4. One Final Paper(30%): In this longer paper (approximately 10 pages), you will analyze the political and legal implications of a policy or law that impacts gender. This can be a local or national issue or current legal debate. Provide the history and background of the issue, its legal status and how courts have interpreted gender equality in this area, and the role of women as elected officials and/or as activists in advancing the issue. Does the issue best described under the Fairness Doctrine or the Equality Doctrine? Which is the more effective philosophy for understanding the issue? Describe the tactics and strategies used by the womenís movement in advancing the issue. If applicable, how did the issue play out in the Nov. 2002 elections? What was the impact of gender on the issue. How did women impact the issue? What obstacles existed to their participation? What were the differences in how men and women perceived the issue? Paper topics must be approved by the instructor.

Standards on writing papers:

Grades will be based on an average of the above as follows:

100 A+
94-99 A
89-93 A-
86-88 B+
83-85 B
79-82 B-
76-78 C+
73-75 C
69-72 C-
66-68 D+
63-65 D
59-62 D-
0-58 F

Policy regarding academic dishonesty: This course will follow Washington University's policies concerning academic dishonesty. Academic dishonesty will result in failure for the assignment in question and/or referral to the college's Academic Integrity Office, which has discretion to impose a stricter penalty. While academic dishonesty includes cheating on exams and quizzes, it also includes plagiarism in written assignments. Plagiarism is not only passing off someone else's work as your own, but also giving your work to someone else to pass off as their own. It also includes submitting work from another course. While I strongly encourage you to discuss your work with each other in and out of class, and while you may research issues together, your writing should be your own. The papers you submit must be your work alone, and must include citations to all references in your work. Please include the url for internet articles. Information on academic dishonesty and how not to plagiarize:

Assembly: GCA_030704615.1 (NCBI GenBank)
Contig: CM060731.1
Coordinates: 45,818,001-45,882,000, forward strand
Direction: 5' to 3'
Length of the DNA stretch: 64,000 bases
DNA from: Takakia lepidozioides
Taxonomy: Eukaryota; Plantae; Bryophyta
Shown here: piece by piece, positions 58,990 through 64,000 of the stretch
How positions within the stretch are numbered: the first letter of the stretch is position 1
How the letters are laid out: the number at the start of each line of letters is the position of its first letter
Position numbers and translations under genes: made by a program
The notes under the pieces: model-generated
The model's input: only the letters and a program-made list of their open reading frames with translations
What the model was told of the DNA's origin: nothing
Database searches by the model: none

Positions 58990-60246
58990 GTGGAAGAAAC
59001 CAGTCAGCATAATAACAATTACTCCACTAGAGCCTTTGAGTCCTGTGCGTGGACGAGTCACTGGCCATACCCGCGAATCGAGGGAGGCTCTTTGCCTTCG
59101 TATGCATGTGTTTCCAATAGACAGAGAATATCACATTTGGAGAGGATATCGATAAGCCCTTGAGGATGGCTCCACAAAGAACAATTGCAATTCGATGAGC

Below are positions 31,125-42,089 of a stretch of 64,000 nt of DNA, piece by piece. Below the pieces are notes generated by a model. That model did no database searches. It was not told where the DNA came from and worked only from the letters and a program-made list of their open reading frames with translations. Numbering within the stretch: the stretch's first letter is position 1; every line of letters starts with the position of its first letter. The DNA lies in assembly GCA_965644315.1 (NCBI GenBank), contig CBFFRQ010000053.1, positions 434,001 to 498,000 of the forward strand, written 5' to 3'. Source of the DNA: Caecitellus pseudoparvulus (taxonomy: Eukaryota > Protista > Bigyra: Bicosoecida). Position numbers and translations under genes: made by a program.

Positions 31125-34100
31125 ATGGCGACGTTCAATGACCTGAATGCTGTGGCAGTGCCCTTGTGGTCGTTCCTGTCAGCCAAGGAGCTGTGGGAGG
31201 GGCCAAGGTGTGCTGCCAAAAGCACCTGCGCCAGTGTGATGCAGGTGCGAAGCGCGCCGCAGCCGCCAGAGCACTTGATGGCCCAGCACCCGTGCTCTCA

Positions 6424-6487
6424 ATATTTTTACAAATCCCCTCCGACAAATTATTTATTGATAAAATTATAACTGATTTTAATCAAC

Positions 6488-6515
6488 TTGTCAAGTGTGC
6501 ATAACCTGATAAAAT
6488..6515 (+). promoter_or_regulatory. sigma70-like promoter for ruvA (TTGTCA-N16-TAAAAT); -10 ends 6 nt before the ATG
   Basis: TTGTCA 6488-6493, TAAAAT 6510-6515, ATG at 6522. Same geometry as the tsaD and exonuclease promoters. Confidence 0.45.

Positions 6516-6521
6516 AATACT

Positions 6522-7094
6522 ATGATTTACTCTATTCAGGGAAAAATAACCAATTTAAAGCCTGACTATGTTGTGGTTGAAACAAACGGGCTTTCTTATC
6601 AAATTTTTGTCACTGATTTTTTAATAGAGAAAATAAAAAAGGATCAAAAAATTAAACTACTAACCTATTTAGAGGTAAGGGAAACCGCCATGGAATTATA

Accommodation of disabilities: Washington University is committed to providing accommodations and/or services to students with documented disabilities. Students who are seeking support for a disability or a suspected disability should contact the Disability Resource Center (DRC) at 5-4062 in Gregg Hall. ( The DRC is responsible for approving and arranging all accommodations for University students.

Course Outline

I. Overview of Law & Policy Making; Introduction to the Judicial Process; Models of Equality

a. Introduction to Feminist Legal Theory

b. Equal Protection

II. Historical Gender-based Movements: Notions of Equality

a. History of Womenís Rights Movement

b. Suffrage

c. Equal Rights Amendment

III. Gender in Politics: Womenís Participation in politics

a. Women as leaders, candidates, law-makers, activists & participants in electoral politics

b. Impact of women's groups and organizations in shaping policy and elections

IV. Gender in Law & Policy

a. Family

b. Abortion/Contraception/Politics of privacy & sexuality

c. Education: Title IX

d. Employment: Equal Pay, Affirmative Action, Sexual Harassment

e. Poverty & Economics: The feminization of poverty

f. Pornography, Violence, Prostitution

g. Gay Rights: LGBT rights; queer politics

h. Impact of race in gender politics; Critical Race Theory and Intersectionality

V. Feminist Jurisprudence & the future of Feminism